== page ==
In order to successfully execute identity resolution, marketers need to have the right mix of data. This was one of the main topics covered during this session with Todd Jones, President, Retail Mortgage, BBMC Mortgage, Tracey Pickens, Monetization/Partner Analyst, The General Insurance, Rustam Irani, Vice President of Digital Marketing, Ultimate Medical Academy and Matthew Kemmerle, VP Contact Center Analytics, LoanDepot.
Among the topics covered during this session were the need to understand what data organizations have, who their target customers are and how to build the right data mix to optimize their analytics models and more effectively identify and market to the right consumers. As Tracey Pickens shared, “we are spending a lot of time with lifetime value and trying to find out what our perfect customer is. We take that and look to see if having the new data might help us get more of that customer.”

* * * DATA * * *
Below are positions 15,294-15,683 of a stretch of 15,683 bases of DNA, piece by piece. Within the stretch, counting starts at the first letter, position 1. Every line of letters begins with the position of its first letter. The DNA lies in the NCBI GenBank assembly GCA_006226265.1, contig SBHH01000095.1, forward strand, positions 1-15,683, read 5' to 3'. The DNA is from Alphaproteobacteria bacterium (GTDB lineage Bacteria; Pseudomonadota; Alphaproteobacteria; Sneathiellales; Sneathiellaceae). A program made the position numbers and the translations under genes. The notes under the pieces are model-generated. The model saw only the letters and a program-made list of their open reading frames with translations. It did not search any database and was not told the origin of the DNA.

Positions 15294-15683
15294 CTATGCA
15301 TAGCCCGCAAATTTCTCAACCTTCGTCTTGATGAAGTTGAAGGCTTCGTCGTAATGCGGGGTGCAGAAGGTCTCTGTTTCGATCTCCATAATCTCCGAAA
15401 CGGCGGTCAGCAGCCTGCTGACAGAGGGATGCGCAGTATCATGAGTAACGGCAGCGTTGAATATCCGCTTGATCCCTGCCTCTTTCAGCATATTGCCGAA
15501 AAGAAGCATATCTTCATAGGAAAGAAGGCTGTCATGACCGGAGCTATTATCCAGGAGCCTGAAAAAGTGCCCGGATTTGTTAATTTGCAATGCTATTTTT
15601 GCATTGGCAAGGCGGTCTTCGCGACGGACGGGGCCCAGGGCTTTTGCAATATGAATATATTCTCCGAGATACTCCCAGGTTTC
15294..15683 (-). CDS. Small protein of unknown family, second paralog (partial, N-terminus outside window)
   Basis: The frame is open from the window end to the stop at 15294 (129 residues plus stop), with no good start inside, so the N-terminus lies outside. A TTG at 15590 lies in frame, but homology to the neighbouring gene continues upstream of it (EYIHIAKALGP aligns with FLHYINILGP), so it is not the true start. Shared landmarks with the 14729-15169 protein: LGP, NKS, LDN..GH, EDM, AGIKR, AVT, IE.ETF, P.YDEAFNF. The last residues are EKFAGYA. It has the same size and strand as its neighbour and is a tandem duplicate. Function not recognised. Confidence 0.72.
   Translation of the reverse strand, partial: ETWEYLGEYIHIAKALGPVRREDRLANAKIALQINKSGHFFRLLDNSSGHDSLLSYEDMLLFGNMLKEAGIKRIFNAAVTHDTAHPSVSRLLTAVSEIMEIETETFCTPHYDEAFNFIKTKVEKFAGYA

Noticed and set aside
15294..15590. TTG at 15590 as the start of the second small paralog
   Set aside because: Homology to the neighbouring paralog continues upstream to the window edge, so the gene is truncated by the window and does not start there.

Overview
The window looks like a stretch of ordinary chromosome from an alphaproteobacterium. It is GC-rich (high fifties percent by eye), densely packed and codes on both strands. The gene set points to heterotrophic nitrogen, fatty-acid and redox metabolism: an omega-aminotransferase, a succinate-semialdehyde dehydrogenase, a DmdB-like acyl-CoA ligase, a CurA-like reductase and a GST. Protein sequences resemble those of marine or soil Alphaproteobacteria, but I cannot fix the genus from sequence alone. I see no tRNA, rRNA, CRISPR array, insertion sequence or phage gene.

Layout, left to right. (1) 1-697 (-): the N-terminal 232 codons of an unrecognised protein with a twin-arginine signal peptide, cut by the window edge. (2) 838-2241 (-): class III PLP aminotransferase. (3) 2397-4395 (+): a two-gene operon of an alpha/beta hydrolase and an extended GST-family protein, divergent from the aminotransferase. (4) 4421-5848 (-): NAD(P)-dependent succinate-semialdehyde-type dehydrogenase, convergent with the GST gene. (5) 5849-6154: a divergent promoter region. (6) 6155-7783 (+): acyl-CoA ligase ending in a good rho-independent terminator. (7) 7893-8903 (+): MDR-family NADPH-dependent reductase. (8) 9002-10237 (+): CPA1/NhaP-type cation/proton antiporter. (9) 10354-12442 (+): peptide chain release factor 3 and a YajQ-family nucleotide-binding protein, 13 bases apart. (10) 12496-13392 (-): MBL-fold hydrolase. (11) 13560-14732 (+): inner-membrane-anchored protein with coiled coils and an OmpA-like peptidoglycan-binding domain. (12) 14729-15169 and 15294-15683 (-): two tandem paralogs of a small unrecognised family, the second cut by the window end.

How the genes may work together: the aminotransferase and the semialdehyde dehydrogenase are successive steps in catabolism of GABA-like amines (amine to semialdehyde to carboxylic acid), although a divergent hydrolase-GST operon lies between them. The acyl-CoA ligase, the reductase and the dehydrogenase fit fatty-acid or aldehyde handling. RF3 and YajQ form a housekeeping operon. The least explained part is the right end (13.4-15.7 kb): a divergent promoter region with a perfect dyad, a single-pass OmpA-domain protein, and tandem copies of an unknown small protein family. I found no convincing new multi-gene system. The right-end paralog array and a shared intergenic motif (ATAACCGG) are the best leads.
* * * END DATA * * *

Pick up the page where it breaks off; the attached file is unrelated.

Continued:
Once you know who your primary customers are, it is important to gather intent data so that you can understand where they are in their buying journey and when to engage with them. As Rustam Irani shared, “Six years ago, we had built out a demographic model. So, we have a pretty good idea of our key demographic. But there were indicators beyond that.” Those additional "indicators" and data allow marketers to analyze intent and behavior to identify customers who fit their profile, allowing them to focus their marketing programs and engagement efforts.
But as the panel agreed, it is also important to continue to test and evolve that data mix. Through testing and implementing different data models, organizations will ultimately find what data and mix will work. But it is important to realize that things will change. Often, a data mix will need to be adjusted as market conditions change. Through continuous testing and experimenting organizations can continue to evolve that mix and optimize how it is applied to ensure that marketers are consistently reaching those contacts who fit their customer profile.